The encouraging news about Abdala comes as Cuba faces its worst outbreak since the start of the pandemic. CNN's Patrick Oppmann joins me now from

Havana. And Patrick, this is an impressive efficacy rate. How confident is Cuba at this stage that it will get approval from the W.H.O.?

PATRICK OPPMANN, CNN CORRESPONDENT: Oh, they are confident. They have been in touch with the W.H.O., the W.H.O. here in Havana tells me throughout

this process, and of course for Cuba, it's not just creating a vaccine they can give their own people, but a vaccine they're hoping actually already

beginning to produce in other countries like Iran. And they hope to expand that effort to sell the vaccine, not only to tourists coming to Cuba, but

perhaps to other countries, to help other countries produce it. They've got big plans for these vaccines.

So, you could almost hear the scientists breathing a little bit easier yesterday when they got these efficacy results. You know, before, Soberana,

62 percent, that's nothing that's needed, that's an effective vaccine, but 92 percent for Abdala, this is a vaccine we've been hearing about for some

time, we had noticed in recent weeks that this is the vaccine that we're vaccinating more with. It seemed to be a bit of an indication by Cuban

officials that they felt this vaccine was working better, and now there is confirmation. One interesting thing is, because they've not imported any

vaccines from anywhere else in the world, they've used these home-grown vaccine candidates in expanded trials here as the number of cases have


The vaccines aren't quite ready yet. They were still stage three trials, but they had to use what they had on hand, which was their own vaccines.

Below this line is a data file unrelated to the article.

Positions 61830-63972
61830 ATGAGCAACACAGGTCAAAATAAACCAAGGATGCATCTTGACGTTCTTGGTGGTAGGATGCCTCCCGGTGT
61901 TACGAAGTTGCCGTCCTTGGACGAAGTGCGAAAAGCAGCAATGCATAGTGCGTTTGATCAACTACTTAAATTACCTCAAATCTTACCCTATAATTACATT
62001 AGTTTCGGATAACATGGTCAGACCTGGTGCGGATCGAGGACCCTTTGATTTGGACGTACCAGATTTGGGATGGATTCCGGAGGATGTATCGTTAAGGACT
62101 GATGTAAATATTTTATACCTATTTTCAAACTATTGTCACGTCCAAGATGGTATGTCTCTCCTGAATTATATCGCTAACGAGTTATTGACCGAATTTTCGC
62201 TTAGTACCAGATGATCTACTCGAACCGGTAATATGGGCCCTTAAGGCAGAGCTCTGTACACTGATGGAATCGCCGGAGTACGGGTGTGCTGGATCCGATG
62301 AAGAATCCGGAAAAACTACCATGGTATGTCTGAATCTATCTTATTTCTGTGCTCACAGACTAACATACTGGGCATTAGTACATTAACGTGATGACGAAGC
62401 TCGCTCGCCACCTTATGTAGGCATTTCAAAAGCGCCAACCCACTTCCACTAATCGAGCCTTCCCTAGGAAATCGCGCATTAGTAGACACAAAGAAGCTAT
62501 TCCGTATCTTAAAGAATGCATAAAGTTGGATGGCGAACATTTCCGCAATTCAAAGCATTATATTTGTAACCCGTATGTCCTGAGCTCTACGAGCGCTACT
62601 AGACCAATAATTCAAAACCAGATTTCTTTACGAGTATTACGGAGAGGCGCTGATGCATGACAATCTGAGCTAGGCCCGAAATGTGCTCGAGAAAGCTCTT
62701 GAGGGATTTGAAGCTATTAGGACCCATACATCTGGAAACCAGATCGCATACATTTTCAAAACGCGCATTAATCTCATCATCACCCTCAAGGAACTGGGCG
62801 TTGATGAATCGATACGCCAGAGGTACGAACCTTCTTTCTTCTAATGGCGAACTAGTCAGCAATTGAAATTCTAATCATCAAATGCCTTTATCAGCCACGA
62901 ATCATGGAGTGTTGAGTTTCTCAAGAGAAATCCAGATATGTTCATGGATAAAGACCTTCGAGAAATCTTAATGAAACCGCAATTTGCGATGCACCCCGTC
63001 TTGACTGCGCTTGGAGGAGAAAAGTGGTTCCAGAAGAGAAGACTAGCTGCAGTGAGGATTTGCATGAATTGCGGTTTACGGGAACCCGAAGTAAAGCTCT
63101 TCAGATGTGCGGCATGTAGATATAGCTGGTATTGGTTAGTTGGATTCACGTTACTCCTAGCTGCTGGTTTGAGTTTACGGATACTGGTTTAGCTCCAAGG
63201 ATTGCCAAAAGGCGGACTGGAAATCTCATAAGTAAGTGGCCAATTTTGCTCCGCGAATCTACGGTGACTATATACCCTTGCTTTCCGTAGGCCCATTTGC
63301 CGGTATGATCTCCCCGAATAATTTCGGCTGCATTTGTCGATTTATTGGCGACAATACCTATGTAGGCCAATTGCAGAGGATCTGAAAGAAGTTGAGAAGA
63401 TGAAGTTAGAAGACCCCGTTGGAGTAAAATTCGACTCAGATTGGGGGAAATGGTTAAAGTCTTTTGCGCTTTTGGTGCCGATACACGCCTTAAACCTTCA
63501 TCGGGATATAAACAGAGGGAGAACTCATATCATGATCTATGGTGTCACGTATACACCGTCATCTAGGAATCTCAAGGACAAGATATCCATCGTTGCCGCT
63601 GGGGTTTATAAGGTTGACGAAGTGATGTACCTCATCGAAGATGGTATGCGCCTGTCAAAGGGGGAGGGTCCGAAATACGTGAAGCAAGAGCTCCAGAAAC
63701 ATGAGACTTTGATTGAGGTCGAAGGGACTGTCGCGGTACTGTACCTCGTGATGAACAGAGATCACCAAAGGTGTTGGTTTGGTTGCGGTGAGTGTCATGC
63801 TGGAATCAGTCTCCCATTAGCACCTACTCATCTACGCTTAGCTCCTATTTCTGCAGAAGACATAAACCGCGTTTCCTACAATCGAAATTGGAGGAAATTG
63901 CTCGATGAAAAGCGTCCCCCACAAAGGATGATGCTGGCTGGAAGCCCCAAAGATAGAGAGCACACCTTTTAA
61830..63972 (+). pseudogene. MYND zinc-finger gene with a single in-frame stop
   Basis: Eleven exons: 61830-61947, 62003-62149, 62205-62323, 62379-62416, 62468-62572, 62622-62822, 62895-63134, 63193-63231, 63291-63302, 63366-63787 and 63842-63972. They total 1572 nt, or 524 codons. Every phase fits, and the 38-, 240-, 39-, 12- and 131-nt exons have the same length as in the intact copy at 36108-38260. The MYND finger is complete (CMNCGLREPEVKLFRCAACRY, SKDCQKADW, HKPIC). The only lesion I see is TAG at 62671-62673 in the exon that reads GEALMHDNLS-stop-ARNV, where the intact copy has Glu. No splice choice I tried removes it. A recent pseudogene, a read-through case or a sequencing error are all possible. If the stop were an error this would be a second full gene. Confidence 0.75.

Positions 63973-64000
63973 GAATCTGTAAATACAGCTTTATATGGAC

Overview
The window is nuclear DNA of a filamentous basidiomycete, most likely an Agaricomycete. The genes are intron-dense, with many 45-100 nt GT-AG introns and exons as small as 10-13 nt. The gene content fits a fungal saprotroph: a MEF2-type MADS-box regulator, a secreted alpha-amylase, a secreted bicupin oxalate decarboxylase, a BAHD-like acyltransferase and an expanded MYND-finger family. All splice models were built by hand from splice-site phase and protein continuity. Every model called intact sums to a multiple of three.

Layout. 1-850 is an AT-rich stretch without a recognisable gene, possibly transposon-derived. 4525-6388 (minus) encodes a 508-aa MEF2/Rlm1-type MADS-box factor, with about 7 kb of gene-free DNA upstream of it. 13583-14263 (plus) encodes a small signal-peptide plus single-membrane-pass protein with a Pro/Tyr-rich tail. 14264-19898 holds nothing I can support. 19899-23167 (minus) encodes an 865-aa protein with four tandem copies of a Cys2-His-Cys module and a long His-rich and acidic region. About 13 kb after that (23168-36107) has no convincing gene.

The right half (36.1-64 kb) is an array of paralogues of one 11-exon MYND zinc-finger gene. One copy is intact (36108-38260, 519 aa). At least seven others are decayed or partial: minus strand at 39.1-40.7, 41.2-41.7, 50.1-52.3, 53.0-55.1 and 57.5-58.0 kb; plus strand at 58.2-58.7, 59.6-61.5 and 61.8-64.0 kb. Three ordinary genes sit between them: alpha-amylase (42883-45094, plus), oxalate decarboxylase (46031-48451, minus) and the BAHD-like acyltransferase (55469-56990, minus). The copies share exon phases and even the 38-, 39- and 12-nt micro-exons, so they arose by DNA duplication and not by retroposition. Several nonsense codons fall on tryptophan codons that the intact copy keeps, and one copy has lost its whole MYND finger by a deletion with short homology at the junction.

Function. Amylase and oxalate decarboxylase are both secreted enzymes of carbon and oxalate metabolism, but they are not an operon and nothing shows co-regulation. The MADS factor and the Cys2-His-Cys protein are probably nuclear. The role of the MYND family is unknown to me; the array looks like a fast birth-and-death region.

And interestingly enough, while we've seen numbers surge throughout most of us on the island here in Havana where they've been vaccinating the most,

we've actually seen numbers in recent weeks drop. So, that appears to be proof according to the Cuban health officials that their vaccines are


SOARES: Wonderful good news, that's great to hear, and I'm sure the Cubans are incredibly proud, Patrick, because of course, they are leaders in

biotech. Patrick Oppmann for us there, thanks very much, Patrick, good to see you. Now, the pandemic has put new pressures on workers right around

the world. Many of us have adapted to working from home. But that can also mean long hours really blurring the lines between home and office and

working and relaxing.

Popular dating app Bumble has announced it's giving its entire staff the week off to recharge. A staffer in New York said that the paid time off was

a result of CEO Whitney Wolfe heard picking up on a collective burnout. Clare Sebastian joins me with more. Clare, this is quite a talker here in

the newsroom and with our teams. A week off though doesn't end burnout, but I'm pretty sure it's very welcome news. So, why now? Why not wait until

maybe they're all back in the office?

CLARE SEBASTIAN, CNN BUSINESS CORRESPONDENT: Well, at the moment, Bumble is saying, Isa, that there are no plans to bring everyone back into the

office. They say that they are continuing to give everyone the flexibility to work from home. The reason why now -- a company's spokesman telling me

this morning that -- they're saying that as vaccination rates rise and restrictions ease, they wanted to give the teams a much deserved week off

to recover and refresh a bit. The implication being that, that this sort of -- more of the tail-end of the pandemic, that things are starting to come

back to life.

That people really need a chance to reset. But in that deleted tweet you mentioned from a senior employee at the company in New York, she said in

the U.S. especially where vacation days are notoriously scarce, it feels like a big deal. So, this was a good move from the management of Bumble.